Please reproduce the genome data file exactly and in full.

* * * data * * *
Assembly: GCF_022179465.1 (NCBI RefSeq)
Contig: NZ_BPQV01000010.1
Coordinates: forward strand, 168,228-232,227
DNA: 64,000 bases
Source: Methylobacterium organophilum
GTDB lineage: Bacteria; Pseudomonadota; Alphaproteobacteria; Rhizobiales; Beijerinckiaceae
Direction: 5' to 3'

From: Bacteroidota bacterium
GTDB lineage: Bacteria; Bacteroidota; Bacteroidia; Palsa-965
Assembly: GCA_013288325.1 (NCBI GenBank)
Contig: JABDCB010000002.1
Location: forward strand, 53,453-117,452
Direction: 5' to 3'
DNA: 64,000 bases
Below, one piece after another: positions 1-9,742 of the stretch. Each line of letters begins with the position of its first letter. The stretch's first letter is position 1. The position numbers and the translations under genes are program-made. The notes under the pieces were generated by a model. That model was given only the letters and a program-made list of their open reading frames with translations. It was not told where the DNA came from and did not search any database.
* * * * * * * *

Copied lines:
Assembly: GCF_022179465.1 (NCBI RefSeq)
Contig: NZ_BPQV01000010.1
Coordinates: forward strand, 168,228-232,227
DNA: 64,000 bases
Source: Methylobacterium organophilum
GTDB lineage: Bacteria; Pseudomonadota; Alphaproteobacteria; Rhizobiales; Beijerinckiaceae
Direction: 5' to 3'

From: Bacteroidota bacterium
GTDB lineage: Bacteria; Bacteroidota; Bacteroidia; Palsa-965
Assembly: GCA_013288325.1 (NCBI GenBank)
Contig: JABDCB010000002.1
Location: forward strand, 53,453-117,452
Direction: 5' to 3'
DNA: 64,000 bases
Below, one piece after another: positions 1-9,742 of the stretch. Each line of letters begins with the position of its first letter. The stretch's first letter is position 1. The position numbers and the translations under genes are program-made. The notes under the pieces were generated by a model. That model was given only the letters and a program-made list of their open reading frames with translations. It was not told where the DNA came from and did not search any database.